Thankfully, the movie trend of 2017 is not, in fact, ‘deer jumping in front of moving cars’, as Get Out, Graduation, A Cure For Wellness and Elle once made it appear, but the noticeable and welcome rise of ‘female-driven coming-of-age stories…with a twist.’

Raw is one of these films: a French Bildungsroman dealing with themes of identity, discovering sexuality, and sisterhood, injected with a touching undertone. It’s also a quasi-horror cannibal movie with enough blood and guts to make Tarantino squirm. Similarly, Thelma uses the concept of psychic powers to explore self-identity and sexuality through the eyes of a teenage girl. Ava’s stabs at surrealism are much more sedate, in a coming-of-age tale involving blindness, stolen dogs and nudist beach theft. And Greta Gerwig’s directorial debut, Lady Bird, is a rather more standard participant in this trend (no surrealism, plenty of coming-of-age), but the humour and relatability marks it out as a wonderful entry nonetheless.

What these films all have in common is their fixation on the purely female perspective. None of these films could have simply been gender-shifted; this is the teenage girl’s experience relived through filmmaking lens. It belongs to them, and only them.

The trend is a combination of three obvious major factors. It’s the growing urge for the representation of strong female characters in film, following a near-century slant towards male-led pictures. It’s the acknowledgement of a new 21st Century social landscape for young girls, teenagers and millennials to explore and develop. And, focusing on the ‘…with a twist’ aspect, it’s the increasing awareness, provoked by widely celebrated male coming-of-age films like Boyhood and Moonlight, that the genre can be injected with arthouse bravura without straying too far away from its roots.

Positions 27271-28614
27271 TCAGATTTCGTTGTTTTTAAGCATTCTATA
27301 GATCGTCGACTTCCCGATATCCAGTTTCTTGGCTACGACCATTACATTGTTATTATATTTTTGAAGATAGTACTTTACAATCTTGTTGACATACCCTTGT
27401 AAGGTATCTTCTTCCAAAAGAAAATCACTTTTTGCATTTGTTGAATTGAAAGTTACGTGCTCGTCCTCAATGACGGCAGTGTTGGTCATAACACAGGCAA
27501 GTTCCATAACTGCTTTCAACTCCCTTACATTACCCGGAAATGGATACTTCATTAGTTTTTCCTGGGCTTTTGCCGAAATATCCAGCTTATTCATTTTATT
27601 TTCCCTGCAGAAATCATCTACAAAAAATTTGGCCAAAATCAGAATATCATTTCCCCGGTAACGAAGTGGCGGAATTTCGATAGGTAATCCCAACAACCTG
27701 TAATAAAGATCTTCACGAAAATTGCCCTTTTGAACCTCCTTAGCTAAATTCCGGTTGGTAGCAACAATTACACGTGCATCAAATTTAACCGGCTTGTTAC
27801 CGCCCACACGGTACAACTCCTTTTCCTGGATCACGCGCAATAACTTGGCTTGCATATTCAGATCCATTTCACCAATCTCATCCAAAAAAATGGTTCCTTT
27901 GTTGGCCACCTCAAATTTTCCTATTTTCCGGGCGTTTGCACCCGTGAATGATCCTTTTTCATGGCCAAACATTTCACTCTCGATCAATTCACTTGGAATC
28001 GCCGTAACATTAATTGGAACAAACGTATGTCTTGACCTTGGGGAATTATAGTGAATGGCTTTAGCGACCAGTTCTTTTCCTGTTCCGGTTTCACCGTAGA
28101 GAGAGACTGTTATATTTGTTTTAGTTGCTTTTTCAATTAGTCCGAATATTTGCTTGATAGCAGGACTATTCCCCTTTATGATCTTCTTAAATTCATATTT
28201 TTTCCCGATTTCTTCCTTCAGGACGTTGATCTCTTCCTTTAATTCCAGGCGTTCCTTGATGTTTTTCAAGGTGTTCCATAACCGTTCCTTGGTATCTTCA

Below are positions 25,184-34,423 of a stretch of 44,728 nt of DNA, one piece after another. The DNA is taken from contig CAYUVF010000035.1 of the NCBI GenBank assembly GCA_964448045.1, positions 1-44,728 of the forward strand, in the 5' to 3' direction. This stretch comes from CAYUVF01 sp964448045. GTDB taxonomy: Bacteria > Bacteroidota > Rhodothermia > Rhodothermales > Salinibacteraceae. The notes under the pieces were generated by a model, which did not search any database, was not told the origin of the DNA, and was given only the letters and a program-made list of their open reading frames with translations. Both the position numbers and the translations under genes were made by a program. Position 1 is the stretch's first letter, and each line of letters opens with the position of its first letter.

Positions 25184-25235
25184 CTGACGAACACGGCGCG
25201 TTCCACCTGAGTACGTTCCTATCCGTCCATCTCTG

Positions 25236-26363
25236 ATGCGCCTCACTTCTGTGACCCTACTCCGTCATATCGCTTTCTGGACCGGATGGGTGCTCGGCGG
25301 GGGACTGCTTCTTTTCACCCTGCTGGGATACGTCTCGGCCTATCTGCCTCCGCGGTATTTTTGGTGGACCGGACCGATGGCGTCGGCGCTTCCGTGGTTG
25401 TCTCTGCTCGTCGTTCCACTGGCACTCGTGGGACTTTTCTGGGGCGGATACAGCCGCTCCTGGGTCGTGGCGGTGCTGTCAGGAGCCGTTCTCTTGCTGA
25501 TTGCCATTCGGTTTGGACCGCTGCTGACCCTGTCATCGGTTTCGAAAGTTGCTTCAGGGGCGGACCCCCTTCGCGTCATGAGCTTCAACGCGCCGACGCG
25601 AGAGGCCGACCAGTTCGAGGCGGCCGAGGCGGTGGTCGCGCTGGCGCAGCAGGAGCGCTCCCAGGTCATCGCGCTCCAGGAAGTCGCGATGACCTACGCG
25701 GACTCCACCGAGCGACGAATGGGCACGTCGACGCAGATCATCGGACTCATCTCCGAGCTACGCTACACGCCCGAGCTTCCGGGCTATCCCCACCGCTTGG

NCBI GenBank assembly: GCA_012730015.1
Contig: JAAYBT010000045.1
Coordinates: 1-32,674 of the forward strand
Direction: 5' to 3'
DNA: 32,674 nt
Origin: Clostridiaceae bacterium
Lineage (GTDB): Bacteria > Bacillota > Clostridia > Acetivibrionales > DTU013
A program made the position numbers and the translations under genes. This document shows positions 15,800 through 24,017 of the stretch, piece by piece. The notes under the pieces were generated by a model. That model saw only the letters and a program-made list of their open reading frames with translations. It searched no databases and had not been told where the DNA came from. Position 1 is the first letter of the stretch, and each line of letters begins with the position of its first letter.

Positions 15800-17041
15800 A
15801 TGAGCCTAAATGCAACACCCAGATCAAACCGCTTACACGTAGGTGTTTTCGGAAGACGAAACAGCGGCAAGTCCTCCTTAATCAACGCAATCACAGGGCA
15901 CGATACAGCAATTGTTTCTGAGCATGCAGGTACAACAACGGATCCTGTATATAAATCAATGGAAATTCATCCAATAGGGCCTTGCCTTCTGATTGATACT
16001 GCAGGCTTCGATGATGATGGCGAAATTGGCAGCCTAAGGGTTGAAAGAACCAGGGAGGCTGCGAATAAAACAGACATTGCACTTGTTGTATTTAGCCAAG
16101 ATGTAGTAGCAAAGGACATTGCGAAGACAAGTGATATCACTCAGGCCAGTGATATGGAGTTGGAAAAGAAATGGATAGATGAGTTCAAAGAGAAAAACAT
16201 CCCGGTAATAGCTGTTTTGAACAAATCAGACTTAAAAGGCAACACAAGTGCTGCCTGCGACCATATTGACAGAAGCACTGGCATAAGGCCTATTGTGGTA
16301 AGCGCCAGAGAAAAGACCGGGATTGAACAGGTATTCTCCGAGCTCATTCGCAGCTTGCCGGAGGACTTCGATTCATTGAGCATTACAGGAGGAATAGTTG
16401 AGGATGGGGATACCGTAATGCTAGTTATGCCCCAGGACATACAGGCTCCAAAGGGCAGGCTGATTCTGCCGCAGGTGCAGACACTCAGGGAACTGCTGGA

This isn’t just excluded to foreign independent films, however. Gloriously, one of 2017’s most significant and widely acclaimed films is highly emblematic of this trend: Wonder Woman. Though it may not initially seem like it, she follows all the tropes: a sheltered, cyclical initial existence, a craving to break free of this existence, a breach into an undiscovered world, and the process of learning about both life and her own identity. Whereas tired sequels seemed to be all the rage last year, 2017’s fixation is a lot more fulfilling, healthy, and – let’s face it, in the wake of scandal after scandal with a distinct gender bias – necessary. Perhaps not coincidentally, another thing these films have in common is that they’re all rather great.